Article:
Gaps And Policy Barriers To Engagement With The HIV Cascade Of Care

Identifying and Plugging the Leaks: Gaps And Policy Barriers To Engagement With The HIV Cascade Of Care

CTAC (Canadian Treatment Action Council), 2018

This project explored what issues impact engagement by people living with HIV with healthcare in Ontario. The goal was to identify policy issues that impact treatment access for people living with HIV, and to identify opportunities to make the healthcare system more accessible.

The HIV Cascade of Care is a useful description of the different steps that a person living with HIV will need to take in order to achieve an undetectable viral load and optimal health outcomes, from infection and diagnosis through to Antiretroviral Therapy (ART) initiation and viral suppression.

We know people drop out of the HIV Cascade of Care – e.g. why those starting treatment don’t stay on it. By seeking out policy barriers and developing solutions we can enable people to live long, healthy, and happy lives.

The project has five recommendations around barriers to engagement in the HIV Cascade of Care.

Download report here

 

Australia’s health 2018 (Report)

Australian Institute of Health and Welfare,  Release Date: 

 

Australia’s Health 2018 is the AIHW’s 16th biennial report on the health of Australians. It examines a wide range of contemporary topics in a series of analytical feature articles and short statistical snapshots.

The report also summarises the performance of the health system against an agreed set of indicators.

Australia’s health 2018: in brief is a companion report to Australia’s health 2018.

Table of contents:

Whole report:

PDF Report (17.3Mb)

Australia’s health 2018 in brief:

Companion ‘in brief’ booklet presents highlights in a compact easy-to-use format.

 

Anchorage Statement: Indigenous Peoples and Viral Hepatitis

2nd World Indigenous Peoples Conference on Viral Hepatitis, August 2017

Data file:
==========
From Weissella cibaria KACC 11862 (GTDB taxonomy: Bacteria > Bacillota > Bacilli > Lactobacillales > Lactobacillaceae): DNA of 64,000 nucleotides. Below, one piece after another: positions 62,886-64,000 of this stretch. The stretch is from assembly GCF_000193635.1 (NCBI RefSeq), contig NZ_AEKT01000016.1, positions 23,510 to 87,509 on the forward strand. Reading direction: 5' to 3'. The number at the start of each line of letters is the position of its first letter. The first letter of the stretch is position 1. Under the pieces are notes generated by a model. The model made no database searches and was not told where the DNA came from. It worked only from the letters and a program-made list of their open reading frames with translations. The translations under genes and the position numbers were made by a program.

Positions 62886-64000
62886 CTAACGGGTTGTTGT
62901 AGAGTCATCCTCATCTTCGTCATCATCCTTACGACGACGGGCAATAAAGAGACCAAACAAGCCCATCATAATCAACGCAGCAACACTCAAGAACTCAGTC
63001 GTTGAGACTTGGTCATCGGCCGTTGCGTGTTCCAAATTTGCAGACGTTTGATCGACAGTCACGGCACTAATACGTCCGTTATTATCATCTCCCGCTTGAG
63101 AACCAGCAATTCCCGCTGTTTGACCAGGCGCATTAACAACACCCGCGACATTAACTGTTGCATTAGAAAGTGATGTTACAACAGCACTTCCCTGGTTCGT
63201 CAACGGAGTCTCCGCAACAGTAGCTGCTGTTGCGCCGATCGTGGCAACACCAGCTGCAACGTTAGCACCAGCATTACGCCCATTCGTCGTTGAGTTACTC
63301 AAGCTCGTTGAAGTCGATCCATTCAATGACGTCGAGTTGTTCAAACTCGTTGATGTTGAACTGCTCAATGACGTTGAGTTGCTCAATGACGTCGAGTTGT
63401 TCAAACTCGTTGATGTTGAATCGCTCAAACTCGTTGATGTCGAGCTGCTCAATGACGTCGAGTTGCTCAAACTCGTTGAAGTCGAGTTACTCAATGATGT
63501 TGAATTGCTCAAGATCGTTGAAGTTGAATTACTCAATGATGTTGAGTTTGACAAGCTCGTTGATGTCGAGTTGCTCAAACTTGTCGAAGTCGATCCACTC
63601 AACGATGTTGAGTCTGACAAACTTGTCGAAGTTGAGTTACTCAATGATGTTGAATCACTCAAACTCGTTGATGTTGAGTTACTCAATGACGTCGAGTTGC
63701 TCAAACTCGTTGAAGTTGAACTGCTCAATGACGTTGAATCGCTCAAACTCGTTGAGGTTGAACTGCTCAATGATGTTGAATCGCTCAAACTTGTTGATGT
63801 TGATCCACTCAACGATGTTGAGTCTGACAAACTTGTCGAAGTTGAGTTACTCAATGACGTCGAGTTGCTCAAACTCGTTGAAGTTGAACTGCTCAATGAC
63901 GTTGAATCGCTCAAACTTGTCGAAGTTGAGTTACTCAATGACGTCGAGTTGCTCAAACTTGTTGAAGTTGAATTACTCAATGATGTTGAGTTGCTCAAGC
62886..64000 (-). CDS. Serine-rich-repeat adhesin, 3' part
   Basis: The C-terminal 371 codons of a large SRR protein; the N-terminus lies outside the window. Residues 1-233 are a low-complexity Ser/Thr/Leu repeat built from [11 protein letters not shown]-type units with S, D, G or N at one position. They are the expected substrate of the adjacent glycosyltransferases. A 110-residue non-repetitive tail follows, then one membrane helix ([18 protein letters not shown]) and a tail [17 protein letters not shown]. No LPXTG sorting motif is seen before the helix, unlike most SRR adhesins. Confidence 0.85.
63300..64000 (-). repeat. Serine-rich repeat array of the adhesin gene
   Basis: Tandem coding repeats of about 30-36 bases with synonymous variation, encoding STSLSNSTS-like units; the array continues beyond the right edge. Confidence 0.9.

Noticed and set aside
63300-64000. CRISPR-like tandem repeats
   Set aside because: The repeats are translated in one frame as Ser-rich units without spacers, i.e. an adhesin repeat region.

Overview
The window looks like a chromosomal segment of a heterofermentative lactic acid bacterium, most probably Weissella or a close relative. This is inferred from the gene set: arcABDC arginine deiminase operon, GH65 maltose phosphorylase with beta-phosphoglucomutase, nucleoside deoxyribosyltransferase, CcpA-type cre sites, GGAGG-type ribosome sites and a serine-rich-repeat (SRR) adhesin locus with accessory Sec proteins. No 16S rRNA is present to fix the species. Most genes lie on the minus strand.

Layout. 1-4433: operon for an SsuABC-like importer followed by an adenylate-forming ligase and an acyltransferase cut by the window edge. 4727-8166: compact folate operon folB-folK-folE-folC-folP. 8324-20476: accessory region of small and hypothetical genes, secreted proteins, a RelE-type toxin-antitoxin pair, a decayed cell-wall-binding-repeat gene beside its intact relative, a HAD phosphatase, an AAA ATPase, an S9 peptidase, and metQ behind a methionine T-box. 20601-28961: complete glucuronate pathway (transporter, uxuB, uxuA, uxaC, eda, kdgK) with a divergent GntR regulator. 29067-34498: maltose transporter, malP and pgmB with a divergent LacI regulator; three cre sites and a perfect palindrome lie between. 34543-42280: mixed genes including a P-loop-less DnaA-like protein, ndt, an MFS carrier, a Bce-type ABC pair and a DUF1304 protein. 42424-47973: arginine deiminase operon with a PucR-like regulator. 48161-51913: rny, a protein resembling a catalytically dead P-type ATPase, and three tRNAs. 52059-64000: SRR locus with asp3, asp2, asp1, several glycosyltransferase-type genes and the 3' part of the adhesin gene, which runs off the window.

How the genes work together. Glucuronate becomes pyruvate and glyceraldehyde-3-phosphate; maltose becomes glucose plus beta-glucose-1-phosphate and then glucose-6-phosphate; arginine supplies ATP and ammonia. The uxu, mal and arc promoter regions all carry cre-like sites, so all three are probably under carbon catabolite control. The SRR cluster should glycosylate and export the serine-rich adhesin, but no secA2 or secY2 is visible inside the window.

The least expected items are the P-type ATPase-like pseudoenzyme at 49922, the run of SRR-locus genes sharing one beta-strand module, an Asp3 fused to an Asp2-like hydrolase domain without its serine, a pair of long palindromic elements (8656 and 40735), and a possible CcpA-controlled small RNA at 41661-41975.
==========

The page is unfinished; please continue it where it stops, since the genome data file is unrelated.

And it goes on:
The Anchorage Statement is a statement on Indigenous Peoples and Viral Hepatitis, which was prepared by Indigenous peoples globally who attended the 2nd World Indigenous Peoples Conference on Viral Hepatitis held in Anchorage Alaska in August 2017.

The Anchorage Statement sets out the aspirations of Indigenous peoples globally in ensuring that they are not a population left behind in global efforts to eliminate viral hepatitis by the year 2030.  The statement is timely for Australia as the Commonwealth Government are embarking on the development of a new set of national strategies addressing viral hepatitis, HIV and STIs and the 5th National Aboriginal and Torres Strait Islander STI and BBV Strategy.  Those who have prepared the statement ask you consider the actions and principles embedded in the Anchorage Statement, and hope you or your organisation can contribute to the global efforts of elimination of viral hepatitis.

Feel free to post the Anchorage Statement to social media, websites and or discuss in staff meetings within your own organisation.

Australia leads the world in hepatitis C treatment – what’s behind its success?

The Conversation, July 31, 2017 4.05pm AEST

The World Health Organisation recently set ambitious goals for the “elimination of hepatitis C as a major public health threat”. These included having 80% of people treated and an 80% reduction in the spread of the virus by 2030. Given there are around 70 million people infected with hep C worldwide, only 20% diagnosed, and no effective vaccine, the task ahead is enormous.

But Australia is impressively heading towards these targets and may present a model for other countries to adopt. A recent report by the Kirby Institute estimated Australia was on track to eliminate hepatitis C by 2026 – four years earlier than the WHO goal.

Study suggests drug criminalization undermining global HIV/AIDS efforts

Medical News Today, May 2017

The criminalization of drugs is a leading factor in the world’s HIV epidemic and a potential barrier to eradicating HIV/AIDS, say researchers who’ve undertaken a sweeping review of research on laws and policies prohibiting drug use. Assistant professor Kora DeBeck of SFU’s School of Public Policy, who is a research scientist with the BC Centre for Excellence in HIV/AIDS, is co-lead of the study, published in The Lancet.

 

Sexual health in Australia’s tropical north

ABC Radio National Health Report, Monday 5 June 2017 5:45 PM

There are currently epidemics of syphilis and HIV in young Indigenous people in Cairns. These epidemics are out of control, and have crossed borders to to the Northern Territory, and in the case of syphilis, to Western Australia and South Australia as well.

But in better news, Cairns is a nation leader when it comes to clearing the region of hepatitis C, using drugs that became available in March 2016. For example, the local prison population is hepatitis C-free – the first Australian prison that can make that claim.

Guest:

Dr Darren Russell
Clinical Associate Professor, The University of Melbourne
Adjunct Associate Professor, James Cook University
Director of Sexual Health, Cairns Sexual Health Service